The host of fears and uncertainty about the future of artificial intelligence is groundless, Salesforce's chief scientist said this week.
While well-known names like Elon Musk, CEO of Tesla and SpaceX, have warned that AI technology poses a "fundamental risk to human civilization," Salesforce's Richard Socher explicitly disagreed.
"What some folks like Elon Musk are worried about is an existential threat that AI might pose, and that is really unfounded because we don't really have a credible research path right now towards artificial general intelligence —that will set its own goals, " the scientist told CNBC's Dan Murphy at the annual Innovfest Unbound tech conference in Singapore.
That is, he said the current state of AI is "not even close" to the level of human understanding since computers don't yet have as many "transfer learning capabilities" as the brain. He added that the algorithms behind AI are currently capable of focusing only on a "particular domain and a specific problem."
Socher's research group at Salesforce is presently working on multiple-domain and multi-task algorithms as the next frontier of AI, hoping to be a step closer to artificial general intelligence.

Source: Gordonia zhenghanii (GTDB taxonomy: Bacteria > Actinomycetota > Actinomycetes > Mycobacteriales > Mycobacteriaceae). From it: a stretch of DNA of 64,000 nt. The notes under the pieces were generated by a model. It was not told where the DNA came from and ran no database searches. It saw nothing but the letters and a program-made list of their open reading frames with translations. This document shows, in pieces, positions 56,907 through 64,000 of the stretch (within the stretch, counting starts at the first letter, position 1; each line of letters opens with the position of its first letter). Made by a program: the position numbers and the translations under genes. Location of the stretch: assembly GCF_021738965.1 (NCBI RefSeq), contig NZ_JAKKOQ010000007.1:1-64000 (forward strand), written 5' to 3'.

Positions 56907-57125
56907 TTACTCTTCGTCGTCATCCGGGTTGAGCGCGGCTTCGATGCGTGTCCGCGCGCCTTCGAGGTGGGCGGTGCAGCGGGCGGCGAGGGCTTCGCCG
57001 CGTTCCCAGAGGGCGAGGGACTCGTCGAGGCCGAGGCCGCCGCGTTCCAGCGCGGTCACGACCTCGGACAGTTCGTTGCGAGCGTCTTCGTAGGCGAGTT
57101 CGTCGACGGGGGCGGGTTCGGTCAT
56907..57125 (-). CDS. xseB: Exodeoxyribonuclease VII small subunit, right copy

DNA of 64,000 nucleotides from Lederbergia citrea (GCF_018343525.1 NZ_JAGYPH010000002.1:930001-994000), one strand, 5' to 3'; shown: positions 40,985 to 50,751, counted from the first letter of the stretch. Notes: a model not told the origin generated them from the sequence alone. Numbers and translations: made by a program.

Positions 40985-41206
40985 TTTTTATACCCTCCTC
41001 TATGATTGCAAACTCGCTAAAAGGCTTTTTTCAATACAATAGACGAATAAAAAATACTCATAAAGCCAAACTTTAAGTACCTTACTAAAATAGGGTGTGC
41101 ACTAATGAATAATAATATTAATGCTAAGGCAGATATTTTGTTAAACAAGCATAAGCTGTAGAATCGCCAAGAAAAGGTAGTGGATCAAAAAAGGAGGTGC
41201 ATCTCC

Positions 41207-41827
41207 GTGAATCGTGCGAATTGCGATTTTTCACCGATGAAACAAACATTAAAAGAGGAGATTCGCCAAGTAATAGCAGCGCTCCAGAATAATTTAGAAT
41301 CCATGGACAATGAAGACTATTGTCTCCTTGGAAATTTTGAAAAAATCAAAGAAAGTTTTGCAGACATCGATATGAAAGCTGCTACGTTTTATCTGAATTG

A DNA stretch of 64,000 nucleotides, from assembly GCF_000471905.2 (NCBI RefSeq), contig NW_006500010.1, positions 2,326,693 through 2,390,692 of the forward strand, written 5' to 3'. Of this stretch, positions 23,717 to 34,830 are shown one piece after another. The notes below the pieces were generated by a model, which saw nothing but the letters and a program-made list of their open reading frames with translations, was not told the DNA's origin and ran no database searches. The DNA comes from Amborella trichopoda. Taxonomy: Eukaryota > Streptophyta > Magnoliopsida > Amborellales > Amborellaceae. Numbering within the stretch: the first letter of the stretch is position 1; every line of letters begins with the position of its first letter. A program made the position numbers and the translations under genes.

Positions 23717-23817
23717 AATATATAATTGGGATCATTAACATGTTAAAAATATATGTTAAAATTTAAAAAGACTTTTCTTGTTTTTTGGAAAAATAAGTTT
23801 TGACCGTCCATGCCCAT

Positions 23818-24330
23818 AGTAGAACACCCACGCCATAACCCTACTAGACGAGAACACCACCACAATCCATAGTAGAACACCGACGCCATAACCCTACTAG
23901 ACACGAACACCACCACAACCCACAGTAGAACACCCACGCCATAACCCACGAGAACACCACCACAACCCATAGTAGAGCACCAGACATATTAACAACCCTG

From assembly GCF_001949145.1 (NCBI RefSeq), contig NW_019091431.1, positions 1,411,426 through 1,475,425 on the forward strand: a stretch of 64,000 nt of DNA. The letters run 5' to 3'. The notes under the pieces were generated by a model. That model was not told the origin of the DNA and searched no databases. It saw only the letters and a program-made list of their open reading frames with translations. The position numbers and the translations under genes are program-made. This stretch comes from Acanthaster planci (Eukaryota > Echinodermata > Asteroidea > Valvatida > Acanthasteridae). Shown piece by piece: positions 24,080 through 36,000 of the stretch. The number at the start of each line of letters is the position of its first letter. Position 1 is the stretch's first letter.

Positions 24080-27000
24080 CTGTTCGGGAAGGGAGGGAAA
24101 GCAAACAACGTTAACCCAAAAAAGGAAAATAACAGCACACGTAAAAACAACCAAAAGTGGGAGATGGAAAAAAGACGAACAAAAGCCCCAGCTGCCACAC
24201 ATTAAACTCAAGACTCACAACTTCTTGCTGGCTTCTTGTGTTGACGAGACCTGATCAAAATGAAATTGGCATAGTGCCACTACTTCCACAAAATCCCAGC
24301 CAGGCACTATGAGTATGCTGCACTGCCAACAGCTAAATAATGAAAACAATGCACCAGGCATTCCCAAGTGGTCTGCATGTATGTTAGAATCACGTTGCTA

He pointed out that in cases such as doing math, summarizing and translating multiple languages, AI proves to be on par or even superior to human capabilities.
"It is just faster and more efficient and maybe not as accurate on some of the subtle details, but it is still very cheap, of course, and very fast," he said.
Despite many positive applications, Socher mentioned that AI is "only a tool" and "it is only as good as the people who use it, and the training data that we give it."
"We have to be very careful about how it is impacting people, where the training data sets are coming from, and how do we make AI have, in some cases, better ethics than we ourselves have," he said.
Whether or not an ethical framework needs to be incorporated into the technological development of AI, Socher said "it makes sense to regulate it when it is applied to something specific."